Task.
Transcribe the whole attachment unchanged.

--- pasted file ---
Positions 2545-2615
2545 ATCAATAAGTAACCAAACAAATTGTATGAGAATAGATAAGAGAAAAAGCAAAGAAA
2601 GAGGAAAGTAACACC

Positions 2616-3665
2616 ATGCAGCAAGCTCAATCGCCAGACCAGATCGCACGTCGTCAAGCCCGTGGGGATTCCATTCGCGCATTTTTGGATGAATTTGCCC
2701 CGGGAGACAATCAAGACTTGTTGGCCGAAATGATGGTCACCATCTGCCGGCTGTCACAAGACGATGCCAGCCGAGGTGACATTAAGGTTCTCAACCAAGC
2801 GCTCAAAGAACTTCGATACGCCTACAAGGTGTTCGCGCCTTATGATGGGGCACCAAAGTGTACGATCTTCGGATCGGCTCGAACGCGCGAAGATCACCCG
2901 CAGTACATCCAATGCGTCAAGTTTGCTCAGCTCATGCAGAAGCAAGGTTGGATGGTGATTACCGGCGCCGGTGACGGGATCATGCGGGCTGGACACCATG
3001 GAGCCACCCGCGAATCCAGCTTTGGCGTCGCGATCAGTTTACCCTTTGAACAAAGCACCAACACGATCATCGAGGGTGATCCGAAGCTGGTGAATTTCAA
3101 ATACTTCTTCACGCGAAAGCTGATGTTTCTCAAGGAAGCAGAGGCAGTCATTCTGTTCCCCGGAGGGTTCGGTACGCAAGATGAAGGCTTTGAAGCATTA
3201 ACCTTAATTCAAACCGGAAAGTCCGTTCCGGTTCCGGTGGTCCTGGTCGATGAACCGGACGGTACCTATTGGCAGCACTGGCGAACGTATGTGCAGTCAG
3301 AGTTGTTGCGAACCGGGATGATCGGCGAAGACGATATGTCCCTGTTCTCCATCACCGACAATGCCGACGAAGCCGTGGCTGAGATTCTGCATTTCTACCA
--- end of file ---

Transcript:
Positions 2545-2615
2545 ATCAATAAGTAACCAAACAAATTGTATGAGAATAGATAAGAGAAAAAGCAAAGAAA
2601 GAGGAAAGTAACACC

Positions 2616-3665
2616 ATGCAGCAAGCTCAATCGCCAGACCAGATCGCACGTCGTCAAGCCCGTGGGGATTCCATTCGCGCATTTTTGGATGAATTTGCCC
2701 CGGGAGACAATCAAGACTTGTTGGCCGAAATGATGGTCACCATCTGCCGGCTGTCACAAGACGATGCCAGCCGAGGTGACATTAAGGTTCTCAACCAAGC
2801 GCTCAAAGAACTTCGATACGCCTACAAGGTGTTCGCGCCTTATGATGGGGCACCAAAGTGTACGATCTTCGGATCGGCTCGAACGCGCGAAGATCACCCG
2901 CAGTACATCCAATGCGTCAAGTTTGCTCAGCTCATGCAGAAGCAAGGTTGGATGGTGATTACCGGCGCCGGTGACGGGATCATGCGGGCTGGACACCATG
3001 GAGCCACCCGCGAATCCAGCTTTGGCGTCGCGATCAGTTTACCCTTTGAACAAAGCACCAACACGATCATCGAGGGTGATCCGAAGCTGGTGAATTTCAA
3101 ATACTTCTTCACGCGAAAGCTGATGTTTCTCAAGGAAGCAGAGGCAGTCATTCTGTTCCCCGGAGGGTTCGGTACGCAAGATGAAGGCTTTGAAGCATTA
3201 ACCTTAATTCAAACCGGAAAGTCCGTTCCGGTTCCGGTGGTCCTGGTCGATGAACCGGACGGTACCTATTGGCAGCACTGGCGAACGTATGTGCAGTCAG
3301 AGTTGTTGCGAACCGGGATGATCGGCGAAGACGATATGTCCCTGTTCTCCATCACCGACAATGCCGACGAAGCCGTGGCTGAGATTCTGCATTTCTACCA